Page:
A cold and very dry airmass is in place across New England to start Saturday, thanks to a high pressure area moving across Northern New England. Temperatures are starting the day in the single numbers and teens, with dewpoints near or below zero. Meanwhile, a storm system will be moving out of the Great Lakes and heading for Northern New England later today. That will be out weather-maker for tonight and early Sunday.

Saturday is starting on a very chilly note across the region. Image provided by Weathermodels.com

We’ll see high clouds start streaming in by midday, and they’ll thcken up during the afternoon. It’ll take some time for the air to moisten up, but it will eventually, and snow will start falling right around dinnertime for most of us, a little earlier to the west. This will be a fast-moving storm, with the snow actually tapering off and ending around midnight. It looks like any rain/snow line will be confined to southeastern Massachusetts and Rhode Island. After midnight, a little freezing drizzle or some flurries are possible as the system starts to pull away, but the accumulating snow should be all done.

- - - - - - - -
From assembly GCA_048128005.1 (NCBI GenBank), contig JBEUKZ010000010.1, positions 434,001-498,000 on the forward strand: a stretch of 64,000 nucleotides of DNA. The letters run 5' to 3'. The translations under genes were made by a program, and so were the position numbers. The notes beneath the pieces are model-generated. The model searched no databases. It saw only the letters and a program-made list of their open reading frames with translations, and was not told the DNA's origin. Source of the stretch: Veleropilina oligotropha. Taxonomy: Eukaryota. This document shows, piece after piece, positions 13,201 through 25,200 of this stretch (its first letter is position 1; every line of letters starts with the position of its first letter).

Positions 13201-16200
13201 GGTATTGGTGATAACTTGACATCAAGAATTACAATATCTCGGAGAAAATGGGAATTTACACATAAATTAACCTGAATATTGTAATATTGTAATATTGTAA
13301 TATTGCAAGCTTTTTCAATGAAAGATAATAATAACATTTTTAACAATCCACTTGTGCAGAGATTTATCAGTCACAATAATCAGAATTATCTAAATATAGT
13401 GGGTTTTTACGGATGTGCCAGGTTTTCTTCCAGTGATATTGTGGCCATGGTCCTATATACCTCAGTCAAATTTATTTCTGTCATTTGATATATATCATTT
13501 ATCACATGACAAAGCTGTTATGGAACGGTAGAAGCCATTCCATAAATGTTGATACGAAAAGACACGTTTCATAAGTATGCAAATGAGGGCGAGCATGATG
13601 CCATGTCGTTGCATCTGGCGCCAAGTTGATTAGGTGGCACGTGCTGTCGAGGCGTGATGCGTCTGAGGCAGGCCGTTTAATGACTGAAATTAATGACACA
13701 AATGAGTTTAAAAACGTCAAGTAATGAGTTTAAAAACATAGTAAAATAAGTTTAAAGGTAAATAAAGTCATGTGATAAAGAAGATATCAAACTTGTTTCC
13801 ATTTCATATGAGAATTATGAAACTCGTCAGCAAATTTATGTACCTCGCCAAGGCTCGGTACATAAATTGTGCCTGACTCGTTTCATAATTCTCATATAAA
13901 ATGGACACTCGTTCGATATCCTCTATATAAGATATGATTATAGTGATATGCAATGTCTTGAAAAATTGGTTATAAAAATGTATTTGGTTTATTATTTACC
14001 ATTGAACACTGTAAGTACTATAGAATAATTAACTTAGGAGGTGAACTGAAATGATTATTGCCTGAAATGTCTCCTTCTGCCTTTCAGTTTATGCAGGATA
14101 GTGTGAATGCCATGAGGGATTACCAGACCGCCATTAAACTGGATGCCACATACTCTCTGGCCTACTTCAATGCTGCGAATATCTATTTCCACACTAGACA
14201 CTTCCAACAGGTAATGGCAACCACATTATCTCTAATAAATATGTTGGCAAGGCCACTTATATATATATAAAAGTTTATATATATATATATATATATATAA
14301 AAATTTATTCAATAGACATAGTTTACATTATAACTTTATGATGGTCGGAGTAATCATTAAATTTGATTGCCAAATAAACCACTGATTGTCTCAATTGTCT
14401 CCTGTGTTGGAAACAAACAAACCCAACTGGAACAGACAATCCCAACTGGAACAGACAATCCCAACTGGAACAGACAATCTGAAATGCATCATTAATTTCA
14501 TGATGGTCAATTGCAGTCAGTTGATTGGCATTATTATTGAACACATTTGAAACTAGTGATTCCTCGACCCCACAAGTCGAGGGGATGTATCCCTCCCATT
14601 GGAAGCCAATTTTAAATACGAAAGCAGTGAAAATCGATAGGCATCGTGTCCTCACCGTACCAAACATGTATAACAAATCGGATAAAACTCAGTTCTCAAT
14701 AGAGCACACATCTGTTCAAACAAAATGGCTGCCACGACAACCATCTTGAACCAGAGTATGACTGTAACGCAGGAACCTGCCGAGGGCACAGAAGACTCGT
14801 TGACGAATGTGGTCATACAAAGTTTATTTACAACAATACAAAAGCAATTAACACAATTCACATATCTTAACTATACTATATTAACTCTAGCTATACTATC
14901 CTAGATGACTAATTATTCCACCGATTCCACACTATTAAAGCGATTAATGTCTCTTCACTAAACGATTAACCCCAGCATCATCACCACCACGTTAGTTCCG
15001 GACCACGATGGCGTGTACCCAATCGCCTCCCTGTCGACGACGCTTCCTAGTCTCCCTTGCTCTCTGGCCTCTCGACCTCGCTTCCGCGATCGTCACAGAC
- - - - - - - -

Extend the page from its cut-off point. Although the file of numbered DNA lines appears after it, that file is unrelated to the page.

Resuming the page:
Our storm quickly moves across the region this evening and tonight. Loop provided by Tropical Tidbits.

The snow could fall at a decent clip during the evening hours, with some places possibly seeing an inch per hour. So, if you’tre going to be out and about, take it slow and drive carefully. How much snow are we expecting?

Cape Cod/South Coast: 1-3″
Southeastern Mass/I-95 corridor (Boston/Providence): 2-4″
MetroWest/Merrimack Valley/NH Seacoast: 3-5″
Southern NH/Southern Maine: 3-6″
Central NH: 4-8″